What to Look for When Choosing an AML Auditor

By Tadius Munapeyi, Fellow Chartered Certified Accountant (UK), Certified Public Accountant (Australia) PP, Licensed Auditor (FMA) New Zealand, ACAMS


Regardless of size or type of organisation, audits offer crucial insights into the functioning of the AML processes and procedures.


Audits identify compliance issues, and good Auditors provide detailed reports which articulate the issues in the AML process and provide pragmatic suggestions for remediation. They invest time in understanding your business and operations, and provide a bespoke audit process tailored to your company. Good auditors also have a structured methodology based on audit frameworks that ensure effectiveness and quality.


The Regulations do not prescribe qualifications of AML auditors, however, good auditors are members of reputable professional bodies and are subject to quality reviews by their regulator. Auditor status is commensurate with vigorous training including ongoing CPD obligations, experience, dedication, and the requirement to uphold ethical values. All of which are essential for client satisfaction and value.


The Importance of Undertaking Audits and How to Get the Most Out of an Audit


Ensures Integrity of the AML Process


An audit identifies what’s working and what’s not working, which provides an opportunity for remediation of the compliance documents; processes; and procedures where necessary.


Frequent audits ensure issues are identified and resolved early


Issues can arise and may go undetected for a long time, exposing the company to AML risk and non-compliance with the regulations. A common scenario is where there is staff turnover or staff movement within the organisation of the key personnel performing the AML tasks, including the Compliance Officer. Procedures may not be followed due to lack of awareness or knowledge.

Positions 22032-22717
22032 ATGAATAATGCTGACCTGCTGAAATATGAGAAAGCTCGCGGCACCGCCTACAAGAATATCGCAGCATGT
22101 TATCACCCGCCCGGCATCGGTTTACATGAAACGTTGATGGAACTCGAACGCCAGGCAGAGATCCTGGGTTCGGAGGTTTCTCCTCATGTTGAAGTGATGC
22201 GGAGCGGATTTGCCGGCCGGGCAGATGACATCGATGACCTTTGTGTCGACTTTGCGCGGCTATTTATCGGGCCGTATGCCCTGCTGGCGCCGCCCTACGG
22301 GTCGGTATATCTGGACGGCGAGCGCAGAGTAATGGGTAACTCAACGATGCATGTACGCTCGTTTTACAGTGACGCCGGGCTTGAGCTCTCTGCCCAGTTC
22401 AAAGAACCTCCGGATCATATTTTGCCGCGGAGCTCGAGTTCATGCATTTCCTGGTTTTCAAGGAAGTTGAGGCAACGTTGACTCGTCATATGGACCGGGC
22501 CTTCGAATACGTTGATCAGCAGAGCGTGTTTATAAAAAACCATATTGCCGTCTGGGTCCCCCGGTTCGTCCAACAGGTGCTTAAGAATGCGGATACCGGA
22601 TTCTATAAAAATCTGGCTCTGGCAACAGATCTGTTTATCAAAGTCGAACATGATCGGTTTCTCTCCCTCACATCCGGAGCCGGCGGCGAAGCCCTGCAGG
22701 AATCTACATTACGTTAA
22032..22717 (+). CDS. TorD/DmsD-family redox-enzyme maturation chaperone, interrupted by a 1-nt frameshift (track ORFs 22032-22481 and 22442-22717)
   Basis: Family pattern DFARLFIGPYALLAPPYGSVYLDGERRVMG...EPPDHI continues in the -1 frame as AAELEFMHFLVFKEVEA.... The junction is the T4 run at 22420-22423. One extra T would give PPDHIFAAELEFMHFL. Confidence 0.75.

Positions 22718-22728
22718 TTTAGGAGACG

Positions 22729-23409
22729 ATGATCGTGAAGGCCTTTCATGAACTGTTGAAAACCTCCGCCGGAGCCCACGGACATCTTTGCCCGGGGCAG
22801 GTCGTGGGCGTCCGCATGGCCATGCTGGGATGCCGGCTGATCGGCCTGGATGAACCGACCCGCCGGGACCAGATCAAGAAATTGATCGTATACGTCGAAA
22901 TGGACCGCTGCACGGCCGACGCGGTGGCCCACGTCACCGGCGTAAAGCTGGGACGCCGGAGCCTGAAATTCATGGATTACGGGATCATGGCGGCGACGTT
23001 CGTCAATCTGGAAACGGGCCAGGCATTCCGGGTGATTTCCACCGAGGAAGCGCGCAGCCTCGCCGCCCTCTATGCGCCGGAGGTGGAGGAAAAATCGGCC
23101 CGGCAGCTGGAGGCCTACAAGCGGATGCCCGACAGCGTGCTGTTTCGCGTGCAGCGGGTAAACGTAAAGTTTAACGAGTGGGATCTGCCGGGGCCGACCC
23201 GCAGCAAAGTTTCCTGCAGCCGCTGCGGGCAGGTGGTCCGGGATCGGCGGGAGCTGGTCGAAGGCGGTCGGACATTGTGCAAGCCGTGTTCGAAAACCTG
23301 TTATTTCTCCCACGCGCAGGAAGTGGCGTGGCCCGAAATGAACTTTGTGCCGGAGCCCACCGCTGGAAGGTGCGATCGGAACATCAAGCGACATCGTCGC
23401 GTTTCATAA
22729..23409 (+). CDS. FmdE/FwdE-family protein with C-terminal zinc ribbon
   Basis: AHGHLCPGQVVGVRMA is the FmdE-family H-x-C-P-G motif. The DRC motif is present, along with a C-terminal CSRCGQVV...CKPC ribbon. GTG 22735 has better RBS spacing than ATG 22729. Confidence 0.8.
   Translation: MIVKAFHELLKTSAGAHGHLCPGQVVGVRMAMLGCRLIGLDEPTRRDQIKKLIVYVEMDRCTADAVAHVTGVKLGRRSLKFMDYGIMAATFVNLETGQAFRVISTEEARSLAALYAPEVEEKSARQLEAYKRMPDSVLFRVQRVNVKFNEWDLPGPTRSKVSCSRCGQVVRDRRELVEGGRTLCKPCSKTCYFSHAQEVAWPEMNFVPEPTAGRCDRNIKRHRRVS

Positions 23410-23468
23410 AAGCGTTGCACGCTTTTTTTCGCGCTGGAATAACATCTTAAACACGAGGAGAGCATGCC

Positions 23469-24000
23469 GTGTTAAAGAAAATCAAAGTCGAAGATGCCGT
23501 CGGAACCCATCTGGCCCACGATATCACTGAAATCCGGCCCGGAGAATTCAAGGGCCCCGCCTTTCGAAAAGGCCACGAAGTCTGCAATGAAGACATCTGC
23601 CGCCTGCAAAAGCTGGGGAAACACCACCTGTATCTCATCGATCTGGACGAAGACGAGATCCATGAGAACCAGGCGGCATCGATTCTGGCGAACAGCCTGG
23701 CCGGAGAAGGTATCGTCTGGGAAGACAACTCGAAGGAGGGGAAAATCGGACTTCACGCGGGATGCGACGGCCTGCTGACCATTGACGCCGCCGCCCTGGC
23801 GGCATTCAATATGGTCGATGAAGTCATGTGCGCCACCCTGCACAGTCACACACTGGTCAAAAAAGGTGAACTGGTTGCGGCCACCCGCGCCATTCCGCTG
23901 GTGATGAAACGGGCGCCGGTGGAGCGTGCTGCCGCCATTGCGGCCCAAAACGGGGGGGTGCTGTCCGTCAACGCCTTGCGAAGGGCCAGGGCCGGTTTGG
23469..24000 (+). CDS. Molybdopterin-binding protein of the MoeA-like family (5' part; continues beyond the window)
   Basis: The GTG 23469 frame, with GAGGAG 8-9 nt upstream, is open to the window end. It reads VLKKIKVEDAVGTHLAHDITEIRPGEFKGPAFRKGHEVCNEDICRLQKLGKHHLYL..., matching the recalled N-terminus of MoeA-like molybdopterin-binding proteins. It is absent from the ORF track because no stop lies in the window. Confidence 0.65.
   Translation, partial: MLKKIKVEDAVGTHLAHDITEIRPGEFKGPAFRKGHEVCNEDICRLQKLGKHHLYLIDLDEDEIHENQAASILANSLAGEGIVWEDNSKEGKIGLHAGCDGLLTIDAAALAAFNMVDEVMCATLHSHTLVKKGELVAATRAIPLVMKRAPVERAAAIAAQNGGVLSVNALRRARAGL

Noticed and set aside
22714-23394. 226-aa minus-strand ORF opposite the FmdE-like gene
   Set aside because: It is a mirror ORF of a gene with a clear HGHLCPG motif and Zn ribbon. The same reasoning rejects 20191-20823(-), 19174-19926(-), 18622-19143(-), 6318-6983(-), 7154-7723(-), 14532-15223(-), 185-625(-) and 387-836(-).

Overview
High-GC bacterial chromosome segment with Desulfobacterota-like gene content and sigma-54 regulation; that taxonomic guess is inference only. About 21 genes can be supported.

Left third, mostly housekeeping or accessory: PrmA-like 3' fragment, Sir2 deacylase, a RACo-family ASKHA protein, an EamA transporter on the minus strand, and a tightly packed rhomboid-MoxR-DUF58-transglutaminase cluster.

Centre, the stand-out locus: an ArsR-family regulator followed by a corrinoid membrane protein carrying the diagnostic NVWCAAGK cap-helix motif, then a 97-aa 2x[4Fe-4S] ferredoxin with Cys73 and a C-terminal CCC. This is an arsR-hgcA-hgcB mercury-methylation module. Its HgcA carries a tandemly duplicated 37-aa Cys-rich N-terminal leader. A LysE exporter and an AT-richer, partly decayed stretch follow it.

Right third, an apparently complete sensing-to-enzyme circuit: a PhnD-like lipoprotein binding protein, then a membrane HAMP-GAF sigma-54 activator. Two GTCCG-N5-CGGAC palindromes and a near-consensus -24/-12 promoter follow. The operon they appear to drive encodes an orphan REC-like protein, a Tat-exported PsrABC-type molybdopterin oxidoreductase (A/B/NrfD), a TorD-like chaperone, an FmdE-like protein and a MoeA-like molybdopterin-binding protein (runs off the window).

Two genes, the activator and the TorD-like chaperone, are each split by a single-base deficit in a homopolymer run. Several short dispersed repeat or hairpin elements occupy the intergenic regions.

Regulatory changes and updates may require changes to be made to the Risk Assessment documents or Compliance Programme. These changes may not be updated in time, nor translated to the firm’s actual procedures. Audits provide an opportunity for these issues to be identified and corrective changes made timeously.


Ensures remediation changes are independently reviewed timeously


Issues identified resulting from an audit will require changes to the process or introduction of a control. Once this has been implemented, management may be informed on the effectiveness of the new change in the following audit performed. Waiting for 3 years to verify the process of control’s effectiveness is not ideal. There may be a need to make changes to ensure there is ongoing overall efficiency in the business while compliance is maintained; also, the design effectiveness and operating effectiveness of the control will need assessment.


Fosters and Control Centric culture


Regular audits encourage staff to consistently apply diligence in executing AML procedures. This reduces the burden of management having to over communicate the requirement for staff to follow AML procedures.


Provides management with regular feedback on process


Frequent feedback to management, for example, annual feedback on the company’s performance on AML compliance provides peace of mind that there is a third eye monitoring the process and reporting to management. It enables management to focus their attention on running the business.


Reduces surprises


Audits are done verifying adherence to compliance requirements throughout a reporting period. Waiting to find out about compliance for a three year period is not effective and does not provide management with the opportunity to remediate issues timeously. Having to call back archived files from three years ago for an audit can use up staff resources to collate the information and respond to the findings of the historical issues.


Regular audits ensure issues are identified timeously and resolved. They also enable follow up on changes made and enable updates where necessary.


Ensures consistency of procedures